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Open Access Research article

Lower age at menarche affects survival in older Australian women: results from the Australian Longitudinal Study of Ageing

Lynne C Giles12*, Gary FV Glonek3, Vivienne M Moore12, Michael J Davies14 and Mary A Luszcz5

Author Affiliations

1 Life course and Intergenerational Health Research Group, Robinson Institute, The University of Adelaide, Adelaide South Australia 5005, Australia

2 Discipline of Public Health, The University of Adelaide, Adelaide South Australia 5005, Australia

3 Discipline of Statistics, The University of Adelaide, Adelaide South Australia 5005, Australia

4 Discipline of Obstetrics and Gynaecology, Robinson Institute, The University of Adelaide, Adelaide South Australia 5005, Australia

5 School of Psychology and Flinders Centre for Ageing Studies, Flinders University, Adelaide South Australia 5001, Australia

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BMC Public Health 2010, 10:341  doi:10.1186/1471-2458-10-341

Published: 15 June 2010

Abstract

Background

While menarche indicates the beginning of a woman's reproductive life, relatively little is known about the association between age at menarche and subsequent morbidity and mortality. We aimed to examine the effect of lower age at menarche on all-cause mortality in older Australian women over 15 years of follow-up.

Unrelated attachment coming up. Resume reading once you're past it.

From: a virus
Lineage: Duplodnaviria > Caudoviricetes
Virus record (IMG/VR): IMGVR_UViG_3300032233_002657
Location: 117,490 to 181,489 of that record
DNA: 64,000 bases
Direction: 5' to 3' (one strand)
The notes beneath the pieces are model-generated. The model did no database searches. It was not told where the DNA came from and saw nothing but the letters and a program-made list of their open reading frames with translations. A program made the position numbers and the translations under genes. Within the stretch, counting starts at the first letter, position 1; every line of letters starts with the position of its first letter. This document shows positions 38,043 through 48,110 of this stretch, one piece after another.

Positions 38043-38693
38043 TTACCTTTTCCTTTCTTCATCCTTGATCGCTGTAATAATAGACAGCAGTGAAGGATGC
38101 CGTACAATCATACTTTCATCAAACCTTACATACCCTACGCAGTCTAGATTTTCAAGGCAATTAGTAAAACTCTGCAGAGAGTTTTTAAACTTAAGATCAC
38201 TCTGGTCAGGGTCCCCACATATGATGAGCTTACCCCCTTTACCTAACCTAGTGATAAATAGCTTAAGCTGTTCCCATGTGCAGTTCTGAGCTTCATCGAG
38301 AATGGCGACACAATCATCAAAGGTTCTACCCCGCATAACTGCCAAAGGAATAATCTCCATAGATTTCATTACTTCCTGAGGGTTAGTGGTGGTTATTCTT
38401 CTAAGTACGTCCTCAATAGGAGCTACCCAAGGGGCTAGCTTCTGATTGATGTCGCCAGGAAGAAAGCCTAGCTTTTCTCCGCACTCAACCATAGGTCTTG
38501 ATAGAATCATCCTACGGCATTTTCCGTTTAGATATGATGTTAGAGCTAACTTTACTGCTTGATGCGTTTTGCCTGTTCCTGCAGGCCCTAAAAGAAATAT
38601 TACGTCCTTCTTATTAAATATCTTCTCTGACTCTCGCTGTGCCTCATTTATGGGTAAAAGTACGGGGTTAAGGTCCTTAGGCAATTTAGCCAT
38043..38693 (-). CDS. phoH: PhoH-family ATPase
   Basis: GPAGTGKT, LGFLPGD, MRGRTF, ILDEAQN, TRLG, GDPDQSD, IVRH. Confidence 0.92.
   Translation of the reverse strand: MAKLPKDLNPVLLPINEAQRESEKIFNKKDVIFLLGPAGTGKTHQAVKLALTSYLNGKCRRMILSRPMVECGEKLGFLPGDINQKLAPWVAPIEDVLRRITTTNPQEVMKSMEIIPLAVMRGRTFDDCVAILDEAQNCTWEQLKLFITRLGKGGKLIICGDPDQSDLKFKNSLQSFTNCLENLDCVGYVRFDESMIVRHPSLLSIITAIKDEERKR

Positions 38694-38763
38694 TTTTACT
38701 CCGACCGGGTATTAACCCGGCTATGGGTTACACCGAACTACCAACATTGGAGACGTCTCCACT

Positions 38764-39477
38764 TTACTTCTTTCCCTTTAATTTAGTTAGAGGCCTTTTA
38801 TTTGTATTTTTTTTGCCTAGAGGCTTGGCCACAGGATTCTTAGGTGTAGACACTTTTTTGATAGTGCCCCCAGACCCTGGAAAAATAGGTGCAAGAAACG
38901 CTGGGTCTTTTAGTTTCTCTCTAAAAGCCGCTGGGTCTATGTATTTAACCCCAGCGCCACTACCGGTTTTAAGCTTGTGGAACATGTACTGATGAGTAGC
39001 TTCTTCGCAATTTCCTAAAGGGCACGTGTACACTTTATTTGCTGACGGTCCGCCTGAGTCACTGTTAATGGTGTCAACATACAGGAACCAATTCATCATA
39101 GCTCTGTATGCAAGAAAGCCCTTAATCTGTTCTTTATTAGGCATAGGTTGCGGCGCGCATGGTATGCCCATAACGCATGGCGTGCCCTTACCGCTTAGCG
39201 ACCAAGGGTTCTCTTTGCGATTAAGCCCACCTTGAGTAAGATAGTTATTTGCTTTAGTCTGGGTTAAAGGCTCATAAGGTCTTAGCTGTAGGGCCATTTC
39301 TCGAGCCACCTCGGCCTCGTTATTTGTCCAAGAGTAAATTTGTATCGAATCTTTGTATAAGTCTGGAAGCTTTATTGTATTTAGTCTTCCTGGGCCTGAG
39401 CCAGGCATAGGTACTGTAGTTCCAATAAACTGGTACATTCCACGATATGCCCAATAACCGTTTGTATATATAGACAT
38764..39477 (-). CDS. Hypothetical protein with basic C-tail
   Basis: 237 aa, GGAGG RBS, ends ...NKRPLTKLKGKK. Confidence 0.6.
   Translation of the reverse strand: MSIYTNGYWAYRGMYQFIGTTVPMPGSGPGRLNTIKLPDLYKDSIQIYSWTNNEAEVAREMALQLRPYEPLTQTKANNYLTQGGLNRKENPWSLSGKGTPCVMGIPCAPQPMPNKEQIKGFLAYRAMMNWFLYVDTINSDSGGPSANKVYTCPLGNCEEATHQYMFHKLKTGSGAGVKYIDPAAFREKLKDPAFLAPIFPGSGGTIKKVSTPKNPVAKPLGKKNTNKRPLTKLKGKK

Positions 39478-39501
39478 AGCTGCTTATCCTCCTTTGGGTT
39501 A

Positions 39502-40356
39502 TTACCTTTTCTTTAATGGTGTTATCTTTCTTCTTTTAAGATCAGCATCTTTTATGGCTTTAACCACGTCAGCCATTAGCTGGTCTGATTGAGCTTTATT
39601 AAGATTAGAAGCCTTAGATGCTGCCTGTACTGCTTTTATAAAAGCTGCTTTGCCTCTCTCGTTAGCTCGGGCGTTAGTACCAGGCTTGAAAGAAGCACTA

Methods

Data were drawn from the Australian Longitudinal Study of Ageing (n = 1,031 women aged 65-103 years). We estimated the hazard ratio (HR) associated with lower age at menarche using Cox proportional hazards models, and adjusted for a broad range of reproductive, demographic, health and lifestyle covariates.

Results

During the follow-up period, 673 women (65%) died (average 7.3 years (SD 4.1) of follow-up for decedents). Women with menses onset < 12 years of age (10.7%; n = 106) had an increased hazard of death over the follow-up period (adjusted HR 1.28; 95%CI 0.99-1.65) compared with women who began menstruating aged ≥ 12 years (89.3%; n = 883). However, when age at menarche was considered as a continuous variable, the adjusted HRs associated with the linear and quadratic terms for age at menarche were not statistically significant at a 5% level of significance (linear HR 0.76; 95%CI 0.56 - 1.04; quadratic HR 1.01; 95%CI 1.00-1.02).

Conclusion

Women with lower age at menarche may have reduced survival into old age. These results lend support to the known associations between earlier menarche and risk of metabolic disease in early adulthood. Strategies to minimise earlier menarche, such as promoting healthy weights and minimising family dysfunction during childhood, may also have positive longer-term effects on survival in later life.